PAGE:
© Fernando Caracena, 2018
It is great that Elon Musk has stepped in to do what the United States Government has seemingly abandoned. Our putting a man on the moon was a Columbus discovery moment. It took government funding to do it, because at the time it was a task too big for industry. Besides, the bottom line was not there to motivate companies to get into that business. It took a young, competitively minded president to put up the challenge to the country that "We choose to go to the moon". But then, bureaucracy gets in the way, because it ages fast, and soon visionary goals must be passed off into more efficient structures. Unfortunately, such structures develop in society,only episodically, and they do not last very long. There is something in the way that we think and do business that always seems to kill the goose that lays the golden eggs.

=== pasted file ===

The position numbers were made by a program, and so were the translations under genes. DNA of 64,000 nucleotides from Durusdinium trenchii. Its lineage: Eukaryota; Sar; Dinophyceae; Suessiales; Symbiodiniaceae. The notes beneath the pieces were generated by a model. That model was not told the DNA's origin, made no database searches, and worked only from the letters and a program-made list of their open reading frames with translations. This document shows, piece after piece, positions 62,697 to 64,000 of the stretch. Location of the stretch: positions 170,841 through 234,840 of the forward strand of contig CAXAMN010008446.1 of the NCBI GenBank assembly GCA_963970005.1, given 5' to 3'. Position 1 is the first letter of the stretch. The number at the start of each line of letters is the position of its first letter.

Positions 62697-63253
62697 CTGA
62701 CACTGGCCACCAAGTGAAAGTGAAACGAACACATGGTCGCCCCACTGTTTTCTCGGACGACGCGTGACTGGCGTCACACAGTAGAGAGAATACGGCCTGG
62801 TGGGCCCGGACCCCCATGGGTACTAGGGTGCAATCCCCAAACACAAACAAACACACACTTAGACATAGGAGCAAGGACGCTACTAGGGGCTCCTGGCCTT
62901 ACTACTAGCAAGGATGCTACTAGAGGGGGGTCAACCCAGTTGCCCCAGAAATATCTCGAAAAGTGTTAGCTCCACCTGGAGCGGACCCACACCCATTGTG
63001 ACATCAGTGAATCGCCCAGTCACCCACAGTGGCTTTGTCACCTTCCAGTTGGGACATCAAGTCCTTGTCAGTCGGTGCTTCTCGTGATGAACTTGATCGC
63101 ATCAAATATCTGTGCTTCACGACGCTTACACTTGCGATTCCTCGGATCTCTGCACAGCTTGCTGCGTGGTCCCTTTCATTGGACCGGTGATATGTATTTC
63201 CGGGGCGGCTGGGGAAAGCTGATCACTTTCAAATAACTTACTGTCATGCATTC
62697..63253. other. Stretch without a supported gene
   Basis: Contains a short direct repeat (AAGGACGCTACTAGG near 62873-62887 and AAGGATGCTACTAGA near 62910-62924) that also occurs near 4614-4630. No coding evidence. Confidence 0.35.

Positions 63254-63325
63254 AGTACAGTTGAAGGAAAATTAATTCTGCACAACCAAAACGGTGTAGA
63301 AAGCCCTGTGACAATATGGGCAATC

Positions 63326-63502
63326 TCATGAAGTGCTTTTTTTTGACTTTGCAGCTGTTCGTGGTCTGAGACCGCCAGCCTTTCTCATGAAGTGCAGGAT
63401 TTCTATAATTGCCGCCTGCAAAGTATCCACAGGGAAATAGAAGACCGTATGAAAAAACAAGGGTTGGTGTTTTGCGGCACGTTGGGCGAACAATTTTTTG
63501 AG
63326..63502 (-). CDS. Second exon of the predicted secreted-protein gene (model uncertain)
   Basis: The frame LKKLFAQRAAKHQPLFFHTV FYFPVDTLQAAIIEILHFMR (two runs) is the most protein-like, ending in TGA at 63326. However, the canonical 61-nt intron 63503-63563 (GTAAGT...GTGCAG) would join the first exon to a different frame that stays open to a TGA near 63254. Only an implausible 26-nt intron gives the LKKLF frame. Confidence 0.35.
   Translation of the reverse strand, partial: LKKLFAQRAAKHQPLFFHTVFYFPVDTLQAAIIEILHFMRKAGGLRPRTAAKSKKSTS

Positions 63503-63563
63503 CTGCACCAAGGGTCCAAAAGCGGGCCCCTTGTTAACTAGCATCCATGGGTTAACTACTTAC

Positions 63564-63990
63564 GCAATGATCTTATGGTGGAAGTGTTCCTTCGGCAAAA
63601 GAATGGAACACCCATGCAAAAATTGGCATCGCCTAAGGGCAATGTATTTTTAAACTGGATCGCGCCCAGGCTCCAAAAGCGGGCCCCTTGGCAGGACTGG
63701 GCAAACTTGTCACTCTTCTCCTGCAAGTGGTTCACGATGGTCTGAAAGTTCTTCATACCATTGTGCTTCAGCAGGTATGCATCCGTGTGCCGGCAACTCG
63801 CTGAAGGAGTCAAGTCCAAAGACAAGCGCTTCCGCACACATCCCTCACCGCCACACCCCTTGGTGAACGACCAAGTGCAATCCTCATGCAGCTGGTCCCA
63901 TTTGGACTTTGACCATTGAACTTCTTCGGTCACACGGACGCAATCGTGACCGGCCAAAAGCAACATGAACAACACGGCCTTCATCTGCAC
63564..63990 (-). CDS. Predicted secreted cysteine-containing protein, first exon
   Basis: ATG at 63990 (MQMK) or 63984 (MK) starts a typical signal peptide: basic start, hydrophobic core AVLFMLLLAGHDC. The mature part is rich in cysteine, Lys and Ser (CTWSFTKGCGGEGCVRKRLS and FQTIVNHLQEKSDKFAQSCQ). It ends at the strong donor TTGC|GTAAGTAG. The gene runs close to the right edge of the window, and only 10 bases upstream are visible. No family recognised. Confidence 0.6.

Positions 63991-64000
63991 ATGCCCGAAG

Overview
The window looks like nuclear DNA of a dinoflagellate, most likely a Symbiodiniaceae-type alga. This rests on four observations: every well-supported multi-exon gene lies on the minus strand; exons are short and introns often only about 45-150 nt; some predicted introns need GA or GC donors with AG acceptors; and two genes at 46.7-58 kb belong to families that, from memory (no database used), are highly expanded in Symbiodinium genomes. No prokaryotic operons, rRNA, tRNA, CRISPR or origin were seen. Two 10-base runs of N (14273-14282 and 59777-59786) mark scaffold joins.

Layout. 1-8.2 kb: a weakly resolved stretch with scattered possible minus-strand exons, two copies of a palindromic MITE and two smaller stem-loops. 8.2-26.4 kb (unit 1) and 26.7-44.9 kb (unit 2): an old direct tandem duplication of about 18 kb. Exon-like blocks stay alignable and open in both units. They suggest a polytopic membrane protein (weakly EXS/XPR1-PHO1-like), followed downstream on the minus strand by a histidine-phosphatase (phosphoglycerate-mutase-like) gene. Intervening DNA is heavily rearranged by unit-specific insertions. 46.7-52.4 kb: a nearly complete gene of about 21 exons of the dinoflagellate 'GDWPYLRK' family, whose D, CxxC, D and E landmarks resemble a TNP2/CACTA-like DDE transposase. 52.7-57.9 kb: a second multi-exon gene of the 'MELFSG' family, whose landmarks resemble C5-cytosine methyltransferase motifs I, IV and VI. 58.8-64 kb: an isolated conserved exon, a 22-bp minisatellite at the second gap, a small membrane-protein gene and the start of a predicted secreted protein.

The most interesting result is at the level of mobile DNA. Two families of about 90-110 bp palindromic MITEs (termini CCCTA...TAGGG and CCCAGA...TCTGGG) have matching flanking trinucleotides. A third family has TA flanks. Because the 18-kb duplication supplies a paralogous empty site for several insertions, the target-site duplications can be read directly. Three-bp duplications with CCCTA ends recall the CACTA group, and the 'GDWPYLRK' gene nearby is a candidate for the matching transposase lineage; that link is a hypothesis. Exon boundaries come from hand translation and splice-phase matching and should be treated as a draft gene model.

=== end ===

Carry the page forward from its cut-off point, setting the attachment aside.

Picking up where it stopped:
Alan Kay gave a great talk about the necessity of simplicity in dealing with complex systems in computer development. In closing his talk he criticizes how the modern bottom-line thinking actually kills the high-tech development of companies preventing them from achieving their fantastic growth potential. In 1970 Alan Kay(2nd ref) went to work at Xerox at the PARC (Palo Alto Research Center), which is now a subsidiary of Xerox. (For time reference, consider that the first Apple computer came out in 1976.) In the early years of the PARC, a few people operating under a small budget designed most of the shape of modern computing and networks. Management apparently did not see the potential of what the researchers had developed in their research facilities had developed. As a result, Steve Jobs and Bill Gates were invited up to the PARC to see a demonstration of their work. Kay estimates that as of today, about half of what they invented at the PARC has been implemented. Yet, the two major PC manufacturers made hundreds of billions of dollars from just seeing some of the future possibilities of the personal computers demonstrated at the PARC.